Chair of the IPCC Hoesung Lee said: “This report recognises the interdependence of climate, biodiversity and people and integrates natural, social and economic sciences more strongly than earlier IPCC assessments. It emphasises the urgency of immediate and more ambitious action to address climate risks. Half measures are no longer an option.”


What needs to be done?


The report goes on to provide new insights into the potential for nature to both reduce climate risks and improve people’s lives.


UN scientists emphasise that climate change interacts with global trends, such as increased urbanisation, unsustainable use of natural resources, pandemics, social inequalities, loss and damage from extreme events – all of which converge to jeopardise future development.


Hans Otto Portner, IPCC Working Group II co-chair, observed that restoration of degraded ecosystems and conserving between 50 to 80 per cent of land, freshwater and ocean habitats on earth “effectively and equitably” would see society benefit from nature’s capacity to absorb and store carbon.


“Healthy ecosystems are more resilient to climate change and provide life-critical services, such as food and clean water … We can accelerate progress towards sustainable development, but adequate finance and political support are essential,” he went on to say.


The window of opportunity is closing


The report makes it clear that climate resilient development is already being challenged at current global warming levels. If global warming exceeds 1.5 degrees C, it will become even more limited and, in some parts of the world, it will become impossible if warming levels exceed two degrees C.


This finding alone underlines just how urgently climate action is required, with a focus on equity and justice. More effective adaptation and emissions reductions will be seen through adequate funding, political commitment and partnership, and technology transfer.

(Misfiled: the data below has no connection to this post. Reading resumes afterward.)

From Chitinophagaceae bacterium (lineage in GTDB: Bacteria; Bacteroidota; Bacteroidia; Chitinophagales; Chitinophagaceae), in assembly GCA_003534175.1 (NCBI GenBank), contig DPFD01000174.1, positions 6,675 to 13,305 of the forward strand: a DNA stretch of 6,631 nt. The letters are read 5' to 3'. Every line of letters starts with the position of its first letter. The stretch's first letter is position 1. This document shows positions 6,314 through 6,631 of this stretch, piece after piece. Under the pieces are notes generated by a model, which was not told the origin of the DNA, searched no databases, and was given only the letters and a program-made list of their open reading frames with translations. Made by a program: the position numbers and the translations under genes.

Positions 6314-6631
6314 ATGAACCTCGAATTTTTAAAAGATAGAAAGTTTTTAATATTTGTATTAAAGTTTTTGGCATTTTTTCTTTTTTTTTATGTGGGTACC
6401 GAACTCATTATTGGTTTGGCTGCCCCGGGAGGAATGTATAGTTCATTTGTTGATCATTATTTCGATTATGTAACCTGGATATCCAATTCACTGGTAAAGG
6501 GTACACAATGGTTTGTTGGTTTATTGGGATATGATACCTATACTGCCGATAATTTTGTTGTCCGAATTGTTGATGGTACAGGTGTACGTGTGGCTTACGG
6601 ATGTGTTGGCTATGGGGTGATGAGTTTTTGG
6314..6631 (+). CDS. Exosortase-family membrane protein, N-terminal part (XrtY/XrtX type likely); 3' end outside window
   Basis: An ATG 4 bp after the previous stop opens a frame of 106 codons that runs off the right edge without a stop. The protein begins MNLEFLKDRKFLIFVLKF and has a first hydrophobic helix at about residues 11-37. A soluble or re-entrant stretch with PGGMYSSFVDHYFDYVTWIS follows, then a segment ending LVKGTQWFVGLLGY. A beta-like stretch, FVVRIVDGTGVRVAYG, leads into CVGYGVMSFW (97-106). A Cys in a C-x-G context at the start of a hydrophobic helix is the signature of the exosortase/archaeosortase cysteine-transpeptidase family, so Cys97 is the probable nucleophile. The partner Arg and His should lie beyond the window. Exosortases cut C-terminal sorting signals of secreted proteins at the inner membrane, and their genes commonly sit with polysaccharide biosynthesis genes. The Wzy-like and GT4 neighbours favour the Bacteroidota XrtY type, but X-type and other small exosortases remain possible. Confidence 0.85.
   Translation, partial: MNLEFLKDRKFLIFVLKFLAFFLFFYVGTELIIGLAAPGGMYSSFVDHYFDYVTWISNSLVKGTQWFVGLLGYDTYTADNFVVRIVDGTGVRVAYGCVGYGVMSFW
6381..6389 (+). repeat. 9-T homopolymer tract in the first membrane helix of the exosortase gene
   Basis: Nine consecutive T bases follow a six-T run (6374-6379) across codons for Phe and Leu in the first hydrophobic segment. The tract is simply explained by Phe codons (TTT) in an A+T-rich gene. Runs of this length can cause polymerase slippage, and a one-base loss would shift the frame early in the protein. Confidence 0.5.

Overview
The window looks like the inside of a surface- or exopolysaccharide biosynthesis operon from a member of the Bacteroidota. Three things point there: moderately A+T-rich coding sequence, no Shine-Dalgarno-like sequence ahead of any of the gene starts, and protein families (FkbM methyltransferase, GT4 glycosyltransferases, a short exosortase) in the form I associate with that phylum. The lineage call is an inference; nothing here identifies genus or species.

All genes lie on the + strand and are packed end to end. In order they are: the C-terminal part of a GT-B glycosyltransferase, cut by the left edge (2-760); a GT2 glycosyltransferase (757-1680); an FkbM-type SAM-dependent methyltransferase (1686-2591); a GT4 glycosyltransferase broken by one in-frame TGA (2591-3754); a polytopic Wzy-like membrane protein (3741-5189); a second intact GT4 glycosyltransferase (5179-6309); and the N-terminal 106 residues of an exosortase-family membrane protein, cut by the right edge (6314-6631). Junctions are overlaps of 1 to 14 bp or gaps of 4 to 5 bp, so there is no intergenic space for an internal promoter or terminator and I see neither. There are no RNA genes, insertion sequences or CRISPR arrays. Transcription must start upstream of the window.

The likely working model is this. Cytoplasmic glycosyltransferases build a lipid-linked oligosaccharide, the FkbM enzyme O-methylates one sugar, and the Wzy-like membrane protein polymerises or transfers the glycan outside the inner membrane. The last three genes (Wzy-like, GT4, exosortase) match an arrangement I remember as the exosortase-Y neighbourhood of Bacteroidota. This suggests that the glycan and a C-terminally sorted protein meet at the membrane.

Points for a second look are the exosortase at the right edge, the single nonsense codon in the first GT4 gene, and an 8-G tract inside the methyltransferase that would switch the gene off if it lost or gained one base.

Mr Otto Portner further added: “The scientific evidence is unequivocal: climate change is a threat to human wellbeing and the health of the planet. Any further delay in concerted global action will miss a brief and rapidly closing window to secure a liveable future.”


What can businesses do?

 There are a range of strategies that businesses can employ to help fight against climate change. Setting ambitious yet achievable goals for sustainability over the long term is now key, with greater scrutiny placed on technology choices and supply chains.


Targets for carbon negativity and only using renewable energy for business operations could form part of a successful climate change adaptation and mitigation strategy for companies across all sectors and in all industries.


The environmental implications of all business decisions is a must for any robust and effective sustainability strategy, covering everything from heat-free technology to reduce energy consumption to reviewing the environmental commitments of those throughout their entire supply chain, ensuring that they align with their own values and ambitions.

Find out why is water efficiency is so important? Get in touch with the team here at H2o Building Services today to find out more.